London: A team of engineers has revolutionized airline manufacture by creating a plane with the revolutionary technology known as 3D printing.
The aircraft was built using only a computer - but it can get up to a speed of 100mph and has a two-metre wingspan, reports the Daily Mail.
It was produced using a special nylon laser printer that builds up an item layer-by-layer.
The parts were made separately and attached using a ``snap fit`` technique so the aircraft could be put together without tools in minutes.
Unmanned and electrically powered, the plane can cruise in near silence and is also equipped with a miniature autopilot system.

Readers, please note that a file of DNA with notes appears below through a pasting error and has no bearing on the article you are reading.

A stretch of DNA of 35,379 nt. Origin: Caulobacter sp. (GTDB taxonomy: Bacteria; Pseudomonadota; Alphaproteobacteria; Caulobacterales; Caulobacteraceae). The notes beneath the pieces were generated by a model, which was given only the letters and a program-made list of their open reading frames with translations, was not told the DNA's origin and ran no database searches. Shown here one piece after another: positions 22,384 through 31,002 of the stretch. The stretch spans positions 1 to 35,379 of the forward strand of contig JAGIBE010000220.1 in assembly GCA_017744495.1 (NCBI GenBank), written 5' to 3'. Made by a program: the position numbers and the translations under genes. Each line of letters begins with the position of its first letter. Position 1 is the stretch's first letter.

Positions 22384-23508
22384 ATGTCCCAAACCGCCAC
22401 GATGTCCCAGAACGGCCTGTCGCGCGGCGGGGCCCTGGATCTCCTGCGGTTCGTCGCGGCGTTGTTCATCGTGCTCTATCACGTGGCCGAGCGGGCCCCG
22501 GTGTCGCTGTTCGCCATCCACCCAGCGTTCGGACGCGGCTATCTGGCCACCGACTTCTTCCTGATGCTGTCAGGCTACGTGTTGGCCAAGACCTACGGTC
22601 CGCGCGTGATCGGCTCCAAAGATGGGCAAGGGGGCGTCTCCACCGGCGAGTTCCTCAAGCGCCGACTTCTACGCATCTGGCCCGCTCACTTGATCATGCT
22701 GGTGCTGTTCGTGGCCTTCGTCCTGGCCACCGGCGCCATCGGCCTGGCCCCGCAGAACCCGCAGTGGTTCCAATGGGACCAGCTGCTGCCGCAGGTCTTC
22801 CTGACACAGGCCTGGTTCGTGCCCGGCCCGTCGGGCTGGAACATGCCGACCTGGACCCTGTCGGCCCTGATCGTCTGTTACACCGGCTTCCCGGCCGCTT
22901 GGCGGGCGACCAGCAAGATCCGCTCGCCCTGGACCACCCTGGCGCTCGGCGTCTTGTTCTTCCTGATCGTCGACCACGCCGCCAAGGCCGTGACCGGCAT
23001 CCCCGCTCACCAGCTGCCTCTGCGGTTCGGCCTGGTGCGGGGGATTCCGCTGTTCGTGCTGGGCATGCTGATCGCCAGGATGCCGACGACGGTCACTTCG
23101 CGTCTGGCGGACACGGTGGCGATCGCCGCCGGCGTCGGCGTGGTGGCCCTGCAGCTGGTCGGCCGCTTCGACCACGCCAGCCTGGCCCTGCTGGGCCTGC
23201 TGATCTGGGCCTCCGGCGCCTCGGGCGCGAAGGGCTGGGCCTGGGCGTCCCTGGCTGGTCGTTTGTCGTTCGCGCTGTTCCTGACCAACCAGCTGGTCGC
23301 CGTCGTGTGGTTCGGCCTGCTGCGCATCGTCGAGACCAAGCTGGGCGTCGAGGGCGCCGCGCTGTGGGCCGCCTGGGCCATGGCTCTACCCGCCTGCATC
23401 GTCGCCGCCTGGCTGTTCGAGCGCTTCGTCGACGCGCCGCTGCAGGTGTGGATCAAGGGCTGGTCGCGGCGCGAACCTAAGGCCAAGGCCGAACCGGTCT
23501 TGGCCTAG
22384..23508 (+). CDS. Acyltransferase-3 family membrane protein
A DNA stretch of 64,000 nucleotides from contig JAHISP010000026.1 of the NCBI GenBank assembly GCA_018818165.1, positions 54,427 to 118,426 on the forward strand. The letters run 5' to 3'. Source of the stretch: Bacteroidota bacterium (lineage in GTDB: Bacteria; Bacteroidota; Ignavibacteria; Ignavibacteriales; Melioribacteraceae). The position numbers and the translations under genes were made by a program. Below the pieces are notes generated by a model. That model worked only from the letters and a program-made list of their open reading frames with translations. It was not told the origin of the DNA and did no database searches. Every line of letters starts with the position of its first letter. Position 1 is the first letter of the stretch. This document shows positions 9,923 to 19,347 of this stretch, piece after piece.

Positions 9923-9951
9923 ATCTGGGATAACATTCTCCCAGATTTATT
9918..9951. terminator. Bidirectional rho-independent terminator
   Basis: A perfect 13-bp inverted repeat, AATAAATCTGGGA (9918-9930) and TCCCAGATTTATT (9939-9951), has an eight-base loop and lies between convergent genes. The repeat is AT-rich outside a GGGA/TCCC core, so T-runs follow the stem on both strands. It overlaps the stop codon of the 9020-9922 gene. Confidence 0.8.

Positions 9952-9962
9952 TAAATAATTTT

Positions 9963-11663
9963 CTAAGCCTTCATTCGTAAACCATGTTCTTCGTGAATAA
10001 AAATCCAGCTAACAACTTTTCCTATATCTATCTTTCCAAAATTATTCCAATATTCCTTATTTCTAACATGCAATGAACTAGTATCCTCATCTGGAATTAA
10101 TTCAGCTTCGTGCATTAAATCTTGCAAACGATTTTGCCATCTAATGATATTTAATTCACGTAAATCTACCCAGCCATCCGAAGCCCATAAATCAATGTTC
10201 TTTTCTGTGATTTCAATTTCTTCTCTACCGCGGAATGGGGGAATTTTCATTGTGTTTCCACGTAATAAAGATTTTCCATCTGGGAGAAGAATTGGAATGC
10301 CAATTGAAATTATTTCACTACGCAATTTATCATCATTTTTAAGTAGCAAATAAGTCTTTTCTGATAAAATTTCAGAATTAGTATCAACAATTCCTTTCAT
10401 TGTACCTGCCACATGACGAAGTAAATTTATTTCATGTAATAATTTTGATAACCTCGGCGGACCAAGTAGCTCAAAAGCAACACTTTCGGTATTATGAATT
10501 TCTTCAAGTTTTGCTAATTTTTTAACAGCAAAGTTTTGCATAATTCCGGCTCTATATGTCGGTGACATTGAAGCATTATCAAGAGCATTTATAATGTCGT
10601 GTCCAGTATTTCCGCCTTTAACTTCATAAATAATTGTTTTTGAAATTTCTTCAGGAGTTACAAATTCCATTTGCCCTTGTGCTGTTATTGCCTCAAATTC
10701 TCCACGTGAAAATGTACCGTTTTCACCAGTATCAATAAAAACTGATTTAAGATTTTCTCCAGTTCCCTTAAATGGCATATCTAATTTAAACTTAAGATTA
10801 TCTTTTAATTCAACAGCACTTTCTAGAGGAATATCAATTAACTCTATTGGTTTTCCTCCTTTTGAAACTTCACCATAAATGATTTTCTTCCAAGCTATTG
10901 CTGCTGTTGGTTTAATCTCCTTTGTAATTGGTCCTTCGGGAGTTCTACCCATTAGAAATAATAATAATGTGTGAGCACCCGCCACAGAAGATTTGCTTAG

This technology allows a highly-tailored aircraft to be developed from concept to first flight in days, whereas using conventional materials and techniques would take months.
And because no tooling is required for manufacture, radical changes to the shape and scale of the aircraft can be made with no extra cost.
Professor Jim Scanlon, who led the team with Professor Andy Keane, said: “The process allows the design team to revisit historical techniques and ideas that would have been prohibitively expensive using conventional manufacturing.”
The new printed plane is known as the Southampton University Laser Sintered Aircraft - or SULSA for short - and is part of a wider project using cutting-edge manufacturing techniques.